Note:    All 3D displays conforming to the HDMI 1.4a spec. must accept 3D signals with a 23.98/24 Hz refresh rate as well as either 50Hz (e.g., Europe) or 60Hz. (e.g., North America) refresh rates for all of the mandatory 3D signal types as listed above. However, the actual resolution and refresh rate the 3DTV uses to display the 3D images to the viewers is entirely up to the specific 3DTV design.

 

Please post you comments and/or suggested future discussion topics.

 

RonJ  (Ron Jones)

News And Comments

  • Devin

    Ron, I asked these questions to Art and Pete, wanted to get your input on the best type of screen for gaming. I am looking at the Epson 8700UB. Am I going to notice a big difference from my panasonic plasma? (brightness, color saturation,etc.) I am looking forward to a much bigger screen (110″ with the projector being about 11-14 feet away) but dont want a huge PQ trade off for gaming in terms of the brightness and color. I also spoke with Art about the screen, leaning toward a carada brilliant whtie 1.4 gain screen vs a regular Carada 1.0 screen. Need something that is good for both movie watching, TV, and gaming. Any suggestions?

    • http://www.projectorreviews.com/members/rjon197/ rjon197

      The “best” screen for you specific situation will depend on several factors including:

      Is the room light controlled for watching movies, for watching TV and/or for gaming?

      What is the room layout and are the walls and ceiling painted a dark color or light color?

      If there are windows or room lights that cannot be controlled during viewing, where are they located relative to the screen?

      Will the projector ceiling mounted near the ceiling or do you have the option of mounting the projector near eye level?

      Do you plan on having your projector calibrated for accurate colors and grey scale for movie viewing?

      Are you looking a fixed frame screen, a manual pull-down screen or an electric drop down screen?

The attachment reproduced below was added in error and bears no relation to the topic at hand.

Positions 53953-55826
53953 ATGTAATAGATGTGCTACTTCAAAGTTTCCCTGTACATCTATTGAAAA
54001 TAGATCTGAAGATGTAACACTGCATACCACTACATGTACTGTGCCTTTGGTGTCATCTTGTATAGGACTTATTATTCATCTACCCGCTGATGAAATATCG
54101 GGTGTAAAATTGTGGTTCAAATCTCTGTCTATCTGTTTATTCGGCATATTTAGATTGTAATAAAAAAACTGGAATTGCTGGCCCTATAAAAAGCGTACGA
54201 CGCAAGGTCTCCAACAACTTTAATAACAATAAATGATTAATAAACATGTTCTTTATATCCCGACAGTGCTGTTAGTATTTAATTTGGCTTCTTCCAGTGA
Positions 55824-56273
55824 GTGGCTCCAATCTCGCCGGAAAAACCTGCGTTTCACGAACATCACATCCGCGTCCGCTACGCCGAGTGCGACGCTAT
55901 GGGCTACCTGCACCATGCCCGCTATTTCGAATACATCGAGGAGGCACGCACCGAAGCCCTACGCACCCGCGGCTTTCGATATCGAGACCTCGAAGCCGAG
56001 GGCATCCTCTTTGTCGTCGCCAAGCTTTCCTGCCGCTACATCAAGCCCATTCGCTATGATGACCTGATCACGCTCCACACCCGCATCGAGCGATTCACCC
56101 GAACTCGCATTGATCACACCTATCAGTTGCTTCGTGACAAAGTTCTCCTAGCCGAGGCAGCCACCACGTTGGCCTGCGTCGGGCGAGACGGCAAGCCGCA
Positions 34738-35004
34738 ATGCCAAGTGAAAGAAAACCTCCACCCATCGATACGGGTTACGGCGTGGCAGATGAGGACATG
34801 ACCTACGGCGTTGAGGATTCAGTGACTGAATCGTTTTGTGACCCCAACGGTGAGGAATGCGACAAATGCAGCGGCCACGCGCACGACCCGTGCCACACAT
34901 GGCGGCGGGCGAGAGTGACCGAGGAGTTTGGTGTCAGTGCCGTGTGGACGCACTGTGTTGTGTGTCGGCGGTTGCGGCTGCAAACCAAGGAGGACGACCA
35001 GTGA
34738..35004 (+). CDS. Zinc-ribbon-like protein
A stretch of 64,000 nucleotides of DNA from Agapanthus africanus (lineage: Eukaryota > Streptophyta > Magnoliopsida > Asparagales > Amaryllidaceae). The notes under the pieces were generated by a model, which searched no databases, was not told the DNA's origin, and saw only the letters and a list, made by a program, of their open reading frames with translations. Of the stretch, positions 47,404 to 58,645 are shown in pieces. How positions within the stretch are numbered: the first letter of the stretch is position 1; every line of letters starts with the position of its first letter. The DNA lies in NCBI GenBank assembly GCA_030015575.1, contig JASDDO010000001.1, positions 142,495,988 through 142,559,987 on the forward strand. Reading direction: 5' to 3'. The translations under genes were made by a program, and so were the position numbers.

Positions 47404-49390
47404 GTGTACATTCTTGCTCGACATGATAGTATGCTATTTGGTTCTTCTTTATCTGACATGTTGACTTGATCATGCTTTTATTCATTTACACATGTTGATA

What price range are you look for?

      Assuming you have a fully light controlled room and are flexible for the mounting locations for the projector then for viewing movies at the nominally recommended 16 foot lamberts (FL) for the light level off of the screen you can trade-off screen size for screen gain. The Projector Reviews test of the Epson 8700UB measured the projector light output at about 500 lumens in THX mode. A 16 x 9 screen with a diagonal size of 100 inches with a gain of 1.0 would result in 16.9 FL. Likewise moving up to a larger 120 inch screen with a higher gain of 1.4 would produce a similarly bright image at 16.4 FL. Also moving the projector to near the shortest projector-to-screen throw distance permitted for the selected screen size will increase image brightness.

  • Mike

    Ron, Thanks for the article I have not updated my projector to 3D yet. This has me wondering if I will have to update my cabling to HDMI 1.4 or will my current HDMI cabling 1.3 work with a 3D formatted projector…Thanks for your input.

    Mike

    • http://www.projectorreviews.com/members/rjon197/ rjon197

      There really is no such thing as a “HDMI 1.4a Cable”. The official labeling for HDMI cables changed more than a year ago such that HDMI cables are now designated as either “Standard Speed” or “High Speed”. The “High Speed” HDMI cables are the ones that can support the data rates required by 3D and these also have the same bandwidth as what was required to support the more demanding high definition formats first introduced with HDMI 1.3 (such as 1080p/60 video with lossless HD audio). So the bottom line is if your existing HDMI cables were sold under the old labeling as HDMI 1.3 Category 2 then they support the same data rates as what are now called “High Speed” HDMI cables and should work just fine for 3D video. Even some HDMI cables, especially in shorter lengths, sold either as HDMI 1.3 Category 1 cables or as “Standard Speed” HDMI cables may in fact have enough bandwidth to support 3D video signals, but you would need to test each one yourself to find out as it is a hit or miss proposition.